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Best Stoner Movies of All Time

Nine films that will have you up in smoke.
Reefer Madness
(Credit: Hulton Archive/Getty Images)

Getting toasty stoned and streaming a flick is a marriage that was made in Hollywood heaven ages ago. The ritual of sparking a joint and watching a movie can be cathartic and watching stoned people navigate the world high on THC is equally as entertaining on the silver screen as it can be in real life. With that, we’ve pulled our nine favorite stoner movies from the archives in which marijuana is the muse.

Pineapple Express (2008)

When the star of this film is a government-classified strain of weed, you know you’re in for some good shit. In this genre-crossing comedy, Seth Rogen and James Franco star as two stoners who, high on a rare batch of bud, witness a murder and are then chased by bad guys. Described on Rotten Tomatoes as an “action/buddy/stoner” movie, the absurdity of the plot is good for a cheap high.


Friday (1995)

It’s a neighborhood tale of two knuckleheads who nearly get themselves killed for smoking over $200 worth of weed, consigned to them by a pusher named Big Perm, I mean Big Worm. There’s nothing half-baked about trooping around town searching for marijuana or the money to buy some. Such “random missions” are a big part of the stoner lifestyle, and arguably part of the fun. Friday captures that through a series of lifelike characters, great one-liners (“You got knocked the f–k out!), and relatable true-to-life situations – such as the drag of being hounded for cash by over-aggressive pot dealers – with an even burn.


The Big Lebowski (1998)

That Jeffrey Lebowski is one certified stoner. There’s a subtle scent of pot smoke circulating throughout this film, but it’s there to give the viewer a deeper hold on the viewpoint of the burnt-out protagonist who just wants his fucking rug back – it really ties the room together. You’ll want to have already smoked by the point in the film where The Dude has been knocked out by a pair of home invaders (one looks like a very young Bokeem Woodbine, or that could be the weed talking) and falls into a dream sequence where he’s elevating over Los Angeles, chasing his stolen rug, to the tune of “The Man in Me” by Bob Dylan.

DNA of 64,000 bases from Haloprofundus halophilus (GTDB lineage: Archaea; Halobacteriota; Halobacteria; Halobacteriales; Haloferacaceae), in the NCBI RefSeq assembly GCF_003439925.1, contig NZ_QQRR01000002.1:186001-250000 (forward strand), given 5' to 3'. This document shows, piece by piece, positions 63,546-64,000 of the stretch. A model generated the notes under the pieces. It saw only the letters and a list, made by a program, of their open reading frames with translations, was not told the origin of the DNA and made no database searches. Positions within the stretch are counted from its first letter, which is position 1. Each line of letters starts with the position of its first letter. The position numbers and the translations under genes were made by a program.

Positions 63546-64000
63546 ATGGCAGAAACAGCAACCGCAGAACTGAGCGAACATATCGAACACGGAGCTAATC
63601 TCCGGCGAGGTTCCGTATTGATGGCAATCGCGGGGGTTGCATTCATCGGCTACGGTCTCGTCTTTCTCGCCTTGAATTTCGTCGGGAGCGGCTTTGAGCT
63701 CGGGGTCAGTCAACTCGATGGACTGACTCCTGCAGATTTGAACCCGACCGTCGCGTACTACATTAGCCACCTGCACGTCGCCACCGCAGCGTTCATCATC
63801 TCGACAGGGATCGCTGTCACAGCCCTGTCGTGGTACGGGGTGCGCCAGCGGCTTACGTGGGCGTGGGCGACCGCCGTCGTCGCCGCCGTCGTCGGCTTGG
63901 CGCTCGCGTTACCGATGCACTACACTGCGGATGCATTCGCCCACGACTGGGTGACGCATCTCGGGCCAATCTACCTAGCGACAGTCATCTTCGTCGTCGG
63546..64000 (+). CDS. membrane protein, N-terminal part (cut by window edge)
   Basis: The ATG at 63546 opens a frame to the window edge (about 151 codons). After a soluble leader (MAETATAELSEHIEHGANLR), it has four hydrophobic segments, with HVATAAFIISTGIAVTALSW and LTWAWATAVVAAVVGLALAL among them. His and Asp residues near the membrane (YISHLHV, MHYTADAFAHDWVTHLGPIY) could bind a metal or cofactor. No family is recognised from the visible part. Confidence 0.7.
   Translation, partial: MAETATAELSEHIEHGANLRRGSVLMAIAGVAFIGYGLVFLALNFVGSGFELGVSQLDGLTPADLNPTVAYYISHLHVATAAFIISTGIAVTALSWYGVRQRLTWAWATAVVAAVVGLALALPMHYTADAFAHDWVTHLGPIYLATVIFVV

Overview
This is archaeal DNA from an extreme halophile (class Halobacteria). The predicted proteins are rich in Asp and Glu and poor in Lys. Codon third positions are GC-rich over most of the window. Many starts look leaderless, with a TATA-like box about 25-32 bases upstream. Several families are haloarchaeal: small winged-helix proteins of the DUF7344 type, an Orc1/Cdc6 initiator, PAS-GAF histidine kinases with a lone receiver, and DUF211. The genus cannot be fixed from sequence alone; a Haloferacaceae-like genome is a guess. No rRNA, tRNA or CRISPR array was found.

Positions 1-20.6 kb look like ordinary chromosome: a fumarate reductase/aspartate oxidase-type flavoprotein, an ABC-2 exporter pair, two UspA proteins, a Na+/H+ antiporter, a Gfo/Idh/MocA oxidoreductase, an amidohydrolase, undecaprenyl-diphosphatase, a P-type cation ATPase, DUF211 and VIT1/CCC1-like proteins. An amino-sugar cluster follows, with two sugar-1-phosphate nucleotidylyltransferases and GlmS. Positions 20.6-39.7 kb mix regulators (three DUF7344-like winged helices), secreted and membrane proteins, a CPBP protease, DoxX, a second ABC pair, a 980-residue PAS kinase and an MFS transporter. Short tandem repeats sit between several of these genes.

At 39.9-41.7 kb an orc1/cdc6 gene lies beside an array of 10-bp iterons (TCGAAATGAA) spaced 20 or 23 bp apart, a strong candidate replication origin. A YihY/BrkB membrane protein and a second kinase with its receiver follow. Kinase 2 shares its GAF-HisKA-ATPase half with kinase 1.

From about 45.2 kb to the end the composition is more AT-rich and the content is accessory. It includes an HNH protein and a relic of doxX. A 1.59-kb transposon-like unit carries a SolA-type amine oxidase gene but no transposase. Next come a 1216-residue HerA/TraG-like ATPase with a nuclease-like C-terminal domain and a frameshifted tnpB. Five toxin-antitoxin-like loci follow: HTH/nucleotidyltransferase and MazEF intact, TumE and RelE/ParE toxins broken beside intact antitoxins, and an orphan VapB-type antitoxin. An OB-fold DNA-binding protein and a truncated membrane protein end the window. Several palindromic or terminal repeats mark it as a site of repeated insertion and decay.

Wonder Boys (2000)

In a film that’s almost as good as the classic Michael Chabon book it was inspired by, weed is the ever-present prescription for self-medicating writer and college professor Grady Tripp (Michael Douglas). As he navigates the murder of his mistresses’ husband’s dog at the hand of his star student, Tripp lights up every half-hour before he faints from unexplained dizzy spells.


Outside Providence (1999)

Tim Dunphy and his buddies, including one called “Drugs Delaney,” of Pawtucket, Rhode Island, hit a parked cop car after a night of partying. When “Dunph” is banished to a prep school in “Cornhole, Connecticut,” he makes new friends by turning the entire campus on to good weed. In this Farrelly Bros. funny flick, everything from the soundtrack to the memories of school day smoking will make you want to puff one.


Revenge of The Nerds (1984)

While the presence of marijuana isn’t prevalent in this ‘80s classic, there is that one epic scene where Booger pulls out the “wonder joints” and the silent frat house full of Tri-Lamb’s and Omega Mu’s switches instantly into Studio 54. It’s safe to say we’ll have whatever they are smoking.


American Beauty (1999)

Before Kevin Spacey ruined all his movies for filmgoers everywhere, he did a wonderful job of portraying a doomed man going through a midlife crisis. Case in point, he buys his dream car — a 1970 Pontiac Firebird — as well as a bench press for his garage and starts buying some potent pot from a neighbor. Soon his wife starts an affair, and he catches the ire of a deviant psychopath across the street, but he deals with it all while smoking some high-grade stuff called “G-13.”


Grandma’s Boy (2006)

Video gamers will recognize the star of this film from all those Adam Sandler movies. That guy, Allen Covert, plays a video game tester who is forced to move in with his grandmother (Doris Roberts) while falling for a woman managing the production of his video game company’s latest product. Not all the Very few critics loved this movie, but you’ll want to fire up a bowl of tasty nuggets before your next round of Minecraft on Twitch.


Reefer Madness (1936)

The original titles of this film – Tell Your Children and, alternatively, The Burning Question, Dope Addict, Doped Youth, and Love Madness – tell you all you need to know about how marijuana was widely viewed in 1936. Ripe with highly dramatized misinformation, this one has been screened in jest in frat houses for decades.